Coping with crisisAmong the first in-person concerts held this year at the Duke Energy Performing Arts Center, PineCone‘s presentation of Amythyst Kiah with Alexa Rose at Fletcher Opera Theater was a lovely return to the concert hall for both performers and audience alike. However, to ensure that a larger audience could experience this performance, it was also offered in a very high-quality livestream format, produced by Cinehawk Productions. This performance was part of PineCone’s Down Home Concerts series, an innovative concert series returning to in-person performances.

Asheville-based singer-songwriter Alexa Rose took the stage first, accompanied by Mipso’s Joseph Terrell on lap steel and guitar, and Alex Bingham of Hiss Golden Messenger playing upright bass. She played a mixture of unreleased songs and songs from her 2019 album Medicine for Living. Her song “Diamonds” immediately illuminated Rose’s fluid and clear voice, which was both soulful and appropriately twangy, a collision of genres echoing her multifaceted music. Her newest single, “Clearwater Park,” is exemplary of Rose’s detailed snapshot-style storytelling. Her creative arrangements with Terrell and Bingham added the gentle pulse of keyboard-powered drums to her album’s title track “Medicine for Living,” while the underlying lap steel tones functioned as a gentle synthesizer. Sincere, poignant storytelling is a main theme of Rose’s writing, along with forcefully poetic lines such as “it’s getting hard to hear myself over all this humanity,” in an unreleased song titled “Human.” Although Rose is relatively new to the music scene, she is definitely one to watch, especially now that in-person performances are beginning to resume.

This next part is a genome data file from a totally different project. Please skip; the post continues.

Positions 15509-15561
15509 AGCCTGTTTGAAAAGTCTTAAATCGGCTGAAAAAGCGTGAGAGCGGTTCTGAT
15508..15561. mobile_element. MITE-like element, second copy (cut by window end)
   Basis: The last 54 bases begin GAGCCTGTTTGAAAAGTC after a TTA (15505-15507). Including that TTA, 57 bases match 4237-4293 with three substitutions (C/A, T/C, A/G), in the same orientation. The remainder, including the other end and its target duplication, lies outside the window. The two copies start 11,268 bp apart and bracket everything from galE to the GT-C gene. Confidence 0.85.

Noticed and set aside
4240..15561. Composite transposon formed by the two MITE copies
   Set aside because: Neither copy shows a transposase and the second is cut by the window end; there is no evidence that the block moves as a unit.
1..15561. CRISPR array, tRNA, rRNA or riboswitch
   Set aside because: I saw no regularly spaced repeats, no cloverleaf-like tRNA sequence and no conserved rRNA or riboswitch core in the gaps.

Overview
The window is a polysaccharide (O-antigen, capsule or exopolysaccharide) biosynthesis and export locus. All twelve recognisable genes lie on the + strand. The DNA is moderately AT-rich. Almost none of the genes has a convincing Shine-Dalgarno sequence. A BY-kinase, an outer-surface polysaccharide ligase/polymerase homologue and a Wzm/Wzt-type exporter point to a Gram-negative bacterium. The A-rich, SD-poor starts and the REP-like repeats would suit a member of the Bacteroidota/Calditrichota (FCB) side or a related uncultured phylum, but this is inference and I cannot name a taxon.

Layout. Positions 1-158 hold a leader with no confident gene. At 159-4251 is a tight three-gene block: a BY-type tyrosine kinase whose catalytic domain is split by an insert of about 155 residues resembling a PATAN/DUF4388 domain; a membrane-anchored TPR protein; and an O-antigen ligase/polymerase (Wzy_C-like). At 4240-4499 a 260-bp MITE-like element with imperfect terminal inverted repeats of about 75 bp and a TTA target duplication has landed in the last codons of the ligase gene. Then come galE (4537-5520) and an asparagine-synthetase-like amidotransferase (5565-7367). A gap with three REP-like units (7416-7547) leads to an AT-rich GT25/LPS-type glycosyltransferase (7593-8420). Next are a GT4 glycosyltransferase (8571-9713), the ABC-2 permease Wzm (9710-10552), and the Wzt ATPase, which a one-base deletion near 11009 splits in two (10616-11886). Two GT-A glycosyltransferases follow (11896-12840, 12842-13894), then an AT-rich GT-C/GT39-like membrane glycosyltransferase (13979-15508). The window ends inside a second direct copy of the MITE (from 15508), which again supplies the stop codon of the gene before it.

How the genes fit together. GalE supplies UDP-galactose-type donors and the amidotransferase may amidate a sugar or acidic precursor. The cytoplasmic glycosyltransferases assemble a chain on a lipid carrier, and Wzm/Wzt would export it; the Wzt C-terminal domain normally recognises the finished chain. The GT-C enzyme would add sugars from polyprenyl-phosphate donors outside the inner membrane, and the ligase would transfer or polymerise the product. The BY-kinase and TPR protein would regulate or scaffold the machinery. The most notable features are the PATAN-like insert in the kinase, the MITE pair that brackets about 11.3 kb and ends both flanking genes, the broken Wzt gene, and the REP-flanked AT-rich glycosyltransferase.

Amythyst Kiah is known as “one of Americana’s great up-and-coming secrets,” according to Rolling Stone, but hopefully she doesn’t remain a “secret” much longer. Her latest album, Wary + Strange came out on June 18 (the day after this live performance). Kiah began her set with “Hangover Blues” and “Firewater,” two of the tracks from Wary + Strange. The latter is a slower-tempo ballad that featured Kiah’s smooth vibrato as well as gentle, arpeggiated guitar picking. “Fancy Drones (Fracture Me)” was actually the first song Kiah recorded for her album, a fiery but swaying song with a repeating melody that highlighted Kiah’s vocal nuances. Throughout her performance, Kiah took the time to introduce each song and its origins and background for the audience, such as “Sleeping Queen,” a song that came to Kiah clearly in a dream.

Kiah played primarily her original music, with a few exceptions, such as her arrangement of Radiohead’s “Fake Plastic Trees.” This cover, recorded on her 2013 album Dig, might as well be Kiah’s original song, since it differs a great deal from the original. To close the concert, Kiah returned to her first album with the song “Myth,” a bluesy tune that showcased her effortless synthesis of upper and lower registers. For a much-requested encore, Kiah came back out for “Black Myself,” a song she had recorded originally with the project Our Native Daughters, and again in a solo endeavor for Wary + Strange. This song is bold and unapologetic, calling out the Americana/folk genre’s gatekeeping of an originally African instrument, with the line “I pick the banjo up and they sneer at me / ’cause I’m black myself.” This choice was definitely a powerful end to an incredible concert.